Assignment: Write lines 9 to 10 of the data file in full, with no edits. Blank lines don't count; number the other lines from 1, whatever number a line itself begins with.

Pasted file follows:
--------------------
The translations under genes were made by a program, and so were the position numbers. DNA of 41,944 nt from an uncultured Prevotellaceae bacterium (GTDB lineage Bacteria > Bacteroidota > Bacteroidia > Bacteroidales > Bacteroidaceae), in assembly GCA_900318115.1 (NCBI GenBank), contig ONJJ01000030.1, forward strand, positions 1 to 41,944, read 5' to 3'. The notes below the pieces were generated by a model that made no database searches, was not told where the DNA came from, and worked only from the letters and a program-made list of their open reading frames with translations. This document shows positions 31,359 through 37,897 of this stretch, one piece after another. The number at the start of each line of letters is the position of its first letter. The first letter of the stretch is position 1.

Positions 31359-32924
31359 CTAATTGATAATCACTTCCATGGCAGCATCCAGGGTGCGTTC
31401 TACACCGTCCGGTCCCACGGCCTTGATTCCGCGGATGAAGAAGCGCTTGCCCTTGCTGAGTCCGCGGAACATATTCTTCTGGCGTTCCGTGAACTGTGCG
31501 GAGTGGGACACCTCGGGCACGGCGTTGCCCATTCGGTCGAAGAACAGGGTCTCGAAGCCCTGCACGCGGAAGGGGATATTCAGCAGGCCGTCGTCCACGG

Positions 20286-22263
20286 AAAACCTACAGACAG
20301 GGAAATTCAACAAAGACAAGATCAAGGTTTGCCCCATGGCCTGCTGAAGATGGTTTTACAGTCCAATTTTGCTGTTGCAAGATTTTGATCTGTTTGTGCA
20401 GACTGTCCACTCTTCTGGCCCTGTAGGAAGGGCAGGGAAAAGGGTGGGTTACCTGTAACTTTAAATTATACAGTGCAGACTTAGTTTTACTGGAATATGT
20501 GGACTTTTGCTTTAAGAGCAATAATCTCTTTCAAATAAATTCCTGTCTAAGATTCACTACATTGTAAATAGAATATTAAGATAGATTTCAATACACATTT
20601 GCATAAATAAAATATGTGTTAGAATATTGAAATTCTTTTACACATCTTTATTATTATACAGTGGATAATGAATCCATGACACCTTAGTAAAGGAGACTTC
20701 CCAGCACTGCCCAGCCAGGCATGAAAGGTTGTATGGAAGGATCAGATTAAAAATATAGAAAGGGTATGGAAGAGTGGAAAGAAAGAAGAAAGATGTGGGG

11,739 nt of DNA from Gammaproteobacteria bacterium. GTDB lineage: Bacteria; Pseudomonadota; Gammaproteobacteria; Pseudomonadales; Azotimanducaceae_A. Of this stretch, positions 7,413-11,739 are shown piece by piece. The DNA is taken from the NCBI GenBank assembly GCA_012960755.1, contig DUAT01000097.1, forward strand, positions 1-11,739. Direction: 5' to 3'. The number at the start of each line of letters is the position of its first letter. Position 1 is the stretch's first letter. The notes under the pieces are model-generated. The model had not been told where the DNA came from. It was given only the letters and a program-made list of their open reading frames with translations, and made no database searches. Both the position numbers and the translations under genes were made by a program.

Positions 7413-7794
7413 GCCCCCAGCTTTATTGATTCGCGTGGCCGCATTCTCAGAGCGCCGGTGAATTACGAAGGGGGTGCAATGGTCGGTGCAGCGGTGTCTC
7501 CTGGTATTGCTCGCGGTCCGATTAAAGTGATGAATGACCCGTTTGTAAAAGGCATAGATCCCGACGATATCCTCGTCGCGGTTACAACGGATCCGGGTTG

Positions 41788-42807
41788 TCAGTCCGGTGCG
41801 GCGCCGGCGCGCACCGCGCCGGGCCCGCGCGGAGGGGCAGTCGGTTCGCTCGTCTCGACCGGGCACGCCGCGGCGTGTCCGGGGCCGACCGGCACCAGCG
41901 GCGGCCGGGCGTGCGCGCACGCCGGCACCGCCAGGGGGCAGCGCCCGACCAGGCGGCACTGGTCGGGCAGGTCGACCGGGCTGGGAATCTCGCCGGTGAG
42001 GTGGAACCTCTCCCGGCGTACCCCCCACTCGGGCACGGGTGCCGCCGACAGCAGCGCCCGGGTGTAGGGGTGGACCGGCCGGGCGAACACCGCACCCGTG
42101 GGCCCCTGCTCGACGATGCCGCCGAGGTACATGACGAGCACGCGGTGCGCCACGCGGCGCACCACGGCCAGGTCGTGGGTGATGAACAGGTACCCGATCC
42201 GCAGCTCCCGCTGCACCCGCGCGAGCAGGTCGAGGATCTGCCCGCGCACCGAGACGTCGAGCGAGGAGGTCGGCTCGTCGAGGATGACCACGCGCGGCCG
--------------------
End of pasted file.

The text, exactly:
20401 GACTGTCCACTCTTCTGGCCCTGTAGGAAGGGCAGGGAAAAGGGTGGGTTACCTGTAACTTTAAATTATACAGTGCAGACTTAGTTTTACTGGAATATGT
20501 GGACTTTTGCTTTAAGAGCAATAATCTCTTTCAAATAAATTCCTGTCTAAGATTCACTACATTGTAAATAGAATATTAAGATAGATTTCAATACACATTT